I rarely discuss my military service, so pay attention – we won’t pass this way again. I am a Vietnam Era Veteran, although I never set foot in SE Asia. I got lucky.
I served in the United States Army in the early seventies. While serving I got to see exotic places like Fort Benning, Georgia, and Fort Lee, Virgina. I served in Tampa in the Readiness Command, later become the US Central Command. You may know this as the future commands of “Stormin’ Norman Swartzkopf,” and later General Tommy Franks and now General David Patraeus, all leaving their footprints on US battlefields abroad. What did a guy like me do at Readiness Command? I was the “Incinerator Operator.” Oh, that wasn’t my official title. The Army had invested good money teaching me small arms repair, so I was officially the “Armorer,” a job I could’ve done in about fifteen minutes a month, unless I had to drive someone to the firing range to requalify on the M-16. The rest of my time was spent burning shredded classified documents in the back room. It was a dirty job, but someone had to do it.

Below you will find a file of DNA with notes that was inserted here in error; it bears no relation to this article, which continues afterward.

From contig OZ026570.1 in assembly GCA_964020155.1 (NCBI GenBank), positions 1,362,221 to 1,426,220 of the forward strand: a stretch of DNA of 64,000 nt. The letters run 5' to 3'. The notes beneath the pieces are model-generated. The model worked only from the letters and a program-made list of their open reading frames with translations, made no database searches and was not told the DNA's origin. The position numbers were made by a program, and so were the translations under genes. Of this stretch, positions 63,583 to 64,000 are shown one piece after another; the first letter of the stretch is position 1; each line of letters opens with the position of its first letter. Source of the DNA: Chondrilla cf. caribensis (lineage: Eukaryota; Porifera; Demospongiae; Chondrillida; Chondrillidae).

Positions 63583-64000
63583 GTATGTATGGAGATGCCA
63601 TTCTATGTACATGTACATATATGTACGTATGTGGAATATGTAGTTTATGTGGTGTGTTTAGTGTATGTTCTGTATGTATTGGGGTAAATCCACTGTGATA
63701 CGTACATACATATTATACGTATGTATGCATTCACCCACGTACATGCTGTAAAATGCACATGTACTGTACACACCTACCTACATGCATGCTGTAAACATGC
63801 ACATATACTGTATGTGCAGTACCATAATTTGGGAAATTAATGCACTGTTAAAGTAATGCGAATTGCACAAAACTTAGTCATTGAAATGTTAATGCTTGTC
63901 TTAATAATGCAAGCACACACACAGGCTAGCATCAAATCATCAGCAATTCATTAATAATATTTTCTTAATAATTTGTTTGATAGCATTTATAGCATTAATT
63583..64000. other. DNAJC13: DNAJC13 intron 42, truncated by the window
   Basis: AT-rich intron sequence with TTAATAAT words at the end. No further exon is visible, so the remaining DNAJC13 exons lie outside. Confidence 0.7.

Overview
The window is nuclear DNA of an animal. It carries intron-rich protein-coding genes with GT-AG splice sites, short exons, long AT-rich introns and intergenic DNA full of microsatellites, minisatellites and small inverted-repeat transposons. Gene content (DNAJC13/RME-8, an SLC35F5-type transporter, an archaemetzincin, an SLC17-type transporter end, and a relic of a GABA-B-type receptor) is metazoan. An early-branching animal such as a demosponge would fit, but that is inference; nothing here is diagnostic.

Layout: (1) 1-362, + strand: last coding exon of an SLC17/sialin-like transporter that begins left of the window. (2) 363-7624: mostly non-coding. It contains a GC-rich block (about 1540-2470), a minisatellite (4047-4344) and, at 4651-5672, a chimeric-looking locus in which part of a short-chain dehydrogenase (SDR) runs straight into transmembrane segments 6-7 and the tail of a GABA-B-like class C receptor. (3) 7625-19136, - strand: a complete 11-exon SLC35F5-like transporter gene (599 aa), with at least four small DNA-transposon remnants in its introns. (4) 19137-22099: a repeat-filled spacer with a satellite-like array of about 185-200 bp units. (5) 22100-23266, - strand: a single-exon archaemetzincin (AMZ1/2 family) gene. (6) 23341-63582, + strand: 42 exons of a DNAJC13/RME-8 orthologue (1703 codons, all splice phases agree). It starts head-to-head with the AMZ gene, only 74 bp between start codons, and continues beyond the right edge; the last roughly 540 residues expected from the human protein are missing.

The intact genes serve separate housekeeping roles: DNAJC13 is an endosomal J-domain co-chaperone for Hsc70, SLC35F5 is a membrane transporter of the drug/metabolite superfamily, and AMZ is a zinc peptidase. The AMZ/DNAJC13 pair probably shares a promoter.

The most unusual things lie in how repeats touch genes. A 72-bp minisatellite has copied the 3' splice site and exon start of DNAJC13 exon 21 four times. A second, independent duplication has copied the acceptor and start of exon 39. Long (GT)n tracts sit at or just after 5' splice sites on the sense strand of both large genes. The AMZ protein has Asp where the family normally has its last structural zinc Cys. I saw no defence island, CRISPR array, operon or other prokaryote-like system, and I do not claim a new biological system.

Funny, but what I remember most about my time in Tampa was Pink Floyd in Tampa Stadium on the Dark Side of the Moon tour. Tells you where my head was at. It was the last US date on the tour, June 29, 1973. It was by far the high point of my life in Tampa.
From there, it was off to Okinawa, Japan, which became the beginning of the end of my first marriage and military service. Without going into much detail, just know I left Okinawa almost 18 months later with discharge pending and no wife. Dark days indeed.
I tell you that only to say this. Many of us served in the military without setting foot on some distant battlefield, dodging enemy fire, and fighting for somebody’s freedom. For every soldier who gave all, there are hundreds who gave little. They served their time and went home, many to flounder without the structure of the military. I hated my time in service. At the time, I thought it was a waste of days. Living a somewhat selfish life, I failed to see the big picture and where I was to fit in years to come. I squandered the opportunity and succumbed to my own short-sightedness.
I can no more relive those years than I can walk on Saturn, but what I can do is make sure I honor the soldiers and sailors who serve today, putting their collective asses on the line to ensure freedom survives against those that would take it away.
So on this Memorial Day, I honor those that fell in the ultimate sacrifice of service to this nation and pray that in years to come, this nation can rise up and honor them by getting past its own short-sightedness, and ensure that our children and grandchildren will have the same freedoms our forefathers designed.
Mickey Mills – Circa 1972
It is foolish and wrong to mourn the men who died. Rather we should thank God that such men lived. ~ General George S. Patton